The American's much-lauded performance in Short Term 12 has led to several new roles, including one in Judd Apatow's next film.
16 Jun 2014 - 3:20 PM  UPDATED 16 Jun 2014 - 3:37 PM

Brie Larson has the usual middling credits of a young American actor trying to figure out where they belong, with small roles in the likes of Greenberg and Rampart building to 21 Jump Street. But the 24-year-old was astounding in Destin Cretton’s fine youth counselling drama Short Term 12, playing a young woman struggling with the same issue as her charges, and that impressive turn – deeply held anger rubbing up against hopefulness – has changed her career. Larson has already shot a lead role in The Gambler, a remake of the 1974 Karel Reisz drama about a New York literature professor with a gambling addiction, directed by Rupert Wyatt (Rise of the Planet of the Apes) and with Mark Wahlberg as the harried man of letters, and she’s adding to her upcoming projects.

Larson has a role in Trainwreck, the forthcoming comedy from Judd Apatow (Knocked Up, This is 40) written by and co-starring comic Amy Schumer as well Tilda Swinton (The Grand Budapest Hotel), Barkhad Abdi (Captain Phillips), and Ezra Miller (We Need to Talk About Kevin). She’s also part of a Joe Swanberg (Drinking Buddies, four or five other movies since we last mentioned him) Millennial ensemble, Digging For Fire, with Anna Kendrick (Pitch Perfect), Jake Johnson (Safety Not Guaranteed) and the actor who dearly wishes to be more than an elf, Orlando Bloom (Elizabethtown). And now she’s got the lead in Room, an intimate drama from Irish director Lenny Abrahamson (What Richard Did, Frank) about a woman kidnapped as a teenager and confined to a room who is now raising a five-year-old child born in captivity.

Career continues for Scott Thomas

French filmmaker Philippe Claudel will reunite with Kristin Scott Thomas (The English Patient, Only God Forgives), with whom he made the slow burn 2008 drama I’ve Loved You So Long, for Before the Winter Chill. It’s the story of a privileged Parisian couple, played by Scott Thomas and Daniel Auteuil (A Heart in Winter, Hidden), where the husband’s strange behaviour has his wife suspecting that he’s having an affair, only for her to discover an altogether different reason. The supporting cast includes Leila Bekhti (A Prophet) and Richard Berry (The Valet). Scott Thomas, by the way, has talked of retiring from acting, but keeps appearing on set ready to work: she’ll next play the exiled Czarina Alexandra in revolutionary-era Russia in The Kitchen Boy for Austrian director Stefan Ruzowitzky (The Counterfeiters).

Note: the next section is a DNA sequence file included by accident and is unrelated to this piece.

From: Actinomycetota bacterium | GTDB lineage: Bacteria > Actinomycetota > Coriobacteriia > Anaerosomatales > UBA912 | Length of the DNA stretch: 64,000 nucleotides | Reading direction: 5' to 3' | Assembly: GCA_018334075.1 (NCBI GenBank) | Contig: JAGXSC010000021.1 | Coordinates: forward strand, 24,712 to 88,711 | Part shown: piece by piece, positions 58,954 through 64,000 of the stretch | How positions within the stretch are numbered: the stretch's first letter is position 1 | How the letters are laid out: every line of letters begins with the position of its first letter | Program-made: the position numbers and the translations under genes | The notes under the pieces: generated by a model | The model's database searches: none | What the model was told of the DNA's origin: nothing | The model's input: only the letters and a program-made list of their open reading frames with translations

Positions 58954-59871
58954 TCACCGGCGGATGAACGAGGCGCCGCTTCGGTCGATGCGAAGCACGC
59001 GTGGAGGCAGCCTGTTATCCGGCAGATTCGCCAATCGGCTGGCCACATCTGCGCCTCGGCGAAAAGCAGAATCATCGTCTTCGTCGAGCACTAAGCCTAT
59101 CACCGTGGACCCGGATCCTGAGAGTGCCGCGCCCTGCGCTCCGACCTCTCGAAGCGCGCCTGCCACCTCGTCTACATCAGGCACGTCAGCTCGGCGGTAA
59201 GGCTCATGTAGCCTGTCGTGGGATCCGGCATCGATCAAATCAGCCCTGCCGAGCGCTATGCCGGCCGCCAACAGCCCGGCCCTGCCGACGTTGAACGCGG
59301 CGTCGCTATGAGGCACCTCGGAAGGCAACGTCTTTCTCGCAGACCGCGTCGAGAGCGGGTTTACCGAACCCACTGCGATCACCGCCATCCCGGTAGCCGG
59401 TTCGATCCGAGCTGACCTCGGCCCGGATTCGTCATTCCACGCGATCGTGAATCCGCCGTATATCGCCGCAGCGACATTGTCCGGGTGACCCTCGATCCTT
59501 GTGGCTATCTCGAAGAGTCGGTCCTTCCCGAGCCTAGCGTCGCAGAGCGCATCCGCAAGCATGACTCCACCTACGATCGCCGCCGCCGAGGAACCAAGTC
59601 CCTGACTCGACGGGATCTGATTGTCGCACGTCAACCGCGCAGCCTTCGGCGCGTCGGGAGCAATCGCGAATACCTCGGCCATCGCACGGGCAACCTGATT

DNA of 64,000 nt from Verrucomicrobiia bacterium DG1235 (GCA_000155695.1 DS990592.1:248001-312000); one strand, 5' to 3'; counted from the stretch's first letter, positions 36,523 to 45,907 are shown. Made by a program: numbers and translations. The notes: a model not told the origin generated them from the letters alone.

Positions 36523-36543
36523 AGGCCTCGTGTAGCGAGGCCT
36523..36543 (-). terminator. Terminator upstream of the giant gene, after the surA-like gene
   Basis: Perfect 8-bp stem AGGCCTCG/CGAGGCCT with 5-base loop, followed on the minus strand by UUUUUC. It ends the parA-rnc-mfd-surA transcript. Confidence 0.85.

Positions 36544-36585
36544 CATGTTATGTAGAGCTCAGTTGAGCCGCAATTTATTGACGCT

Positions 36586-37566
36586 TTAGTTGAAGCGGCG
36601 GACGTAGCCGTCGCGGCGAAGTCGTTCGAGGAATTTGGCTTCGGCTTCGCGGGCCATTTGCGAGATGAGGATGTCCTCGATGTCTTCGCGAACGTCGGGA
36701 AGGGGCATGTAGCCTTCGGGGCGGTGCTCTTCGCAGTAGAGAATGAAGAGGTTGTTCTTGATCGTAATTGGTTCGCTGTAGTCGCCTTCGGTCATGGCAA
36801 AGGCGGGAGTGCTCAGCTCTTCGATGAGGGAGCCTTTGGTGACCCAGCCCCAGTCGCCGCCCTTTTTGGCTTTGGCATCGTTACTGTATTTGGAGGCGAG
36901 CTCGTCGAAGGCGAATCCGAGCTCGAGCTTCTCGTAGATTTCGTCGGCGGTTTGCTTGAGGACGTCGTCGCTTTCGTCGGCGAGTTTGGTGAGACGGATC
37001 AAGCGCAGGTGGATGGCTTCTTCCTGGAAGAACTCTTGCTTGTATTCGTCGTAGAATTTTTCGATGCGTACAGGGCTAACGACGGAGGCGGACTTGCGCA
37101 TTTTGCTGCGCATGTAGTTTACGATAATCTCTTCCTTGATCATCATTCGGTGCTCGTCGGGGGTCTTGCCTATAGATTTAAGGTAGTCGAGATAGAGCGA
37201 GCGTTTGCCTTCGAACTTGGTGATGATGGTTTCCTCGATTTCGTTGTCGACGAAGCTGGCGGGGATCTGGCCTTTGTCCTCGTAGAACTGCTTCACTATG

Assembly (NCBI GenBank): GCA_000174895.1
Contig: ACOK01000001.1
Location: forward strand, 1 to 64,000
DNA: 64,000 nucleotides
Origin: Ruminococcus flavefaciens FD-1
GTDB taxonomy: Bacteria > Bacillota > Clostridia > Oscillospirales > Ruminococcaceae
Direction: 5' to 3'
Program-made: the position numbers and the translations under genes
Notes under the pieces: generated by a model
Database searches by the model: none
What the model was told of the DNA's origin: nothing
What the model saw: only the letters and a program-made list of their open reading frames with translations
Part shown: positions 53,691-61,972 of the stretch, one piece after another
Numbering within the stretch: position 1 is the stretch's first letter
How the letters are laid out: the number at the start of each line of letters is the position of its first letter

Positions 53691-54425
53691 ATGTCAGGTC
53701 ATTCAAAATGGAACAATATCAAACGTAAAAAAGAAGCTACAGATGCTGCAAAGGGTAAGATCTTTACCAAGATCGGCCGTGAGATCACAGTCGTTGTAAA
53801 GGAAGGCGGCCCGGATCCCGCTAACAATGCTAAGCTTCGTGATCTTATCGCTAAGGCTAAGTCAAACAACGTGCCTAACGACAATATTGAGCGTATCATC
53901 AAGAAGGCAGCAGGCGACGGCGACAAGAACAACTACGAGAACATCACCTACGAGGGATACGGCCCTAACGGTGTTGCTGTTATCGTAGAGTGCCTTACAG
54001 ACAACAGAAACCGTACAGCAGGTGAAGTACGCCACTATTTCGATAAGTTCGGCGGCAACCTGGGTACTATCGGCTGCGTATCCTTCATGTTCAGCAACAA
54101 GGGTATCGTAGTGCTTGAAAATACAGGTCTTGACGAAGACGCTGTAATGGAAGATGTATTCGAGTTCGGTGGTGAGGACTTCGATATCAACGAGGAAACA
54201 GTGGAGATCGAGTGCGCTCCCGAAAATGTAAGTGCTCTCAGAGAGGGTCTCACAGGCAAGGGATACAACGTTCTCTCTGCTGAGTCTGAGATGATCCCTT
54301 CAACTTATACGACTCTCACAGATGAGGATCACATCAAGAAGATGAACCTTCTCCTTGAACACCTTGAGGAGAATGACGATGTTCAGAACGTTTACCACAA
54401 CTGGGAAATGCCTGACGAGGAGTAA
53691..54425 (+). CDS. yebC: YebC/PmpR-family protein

Gamblers on the Grind

The American filmmaking team of Ryan Fleck and Anna Boden made their name with the powerful Half Nelson, the 2006 drama that established the bona fides of Ryan Gosling with his arresting portrayal of an inner-city high school teacher with a crack habit, but their pair’s subsequent films, 2008’s Sugar and 2010’s It’s Kind of a Funny Story, haven’t had the same impact. Their next production, Mississippi Grind, is the story of two professional gamblers on a trip through America’s south, and boasts a curious combination of leads, with Australia’s Ben Mendelsohn (Animal Kingdom, The Dark Knight Rises) starring opposite Ryan Reynolds (Safe House, The Green Lantern). Can’t wait for the bloopers and outtakes on the DVD release for that one.

(Photo credit: Sailas Vanetti, Festival del film Locarno)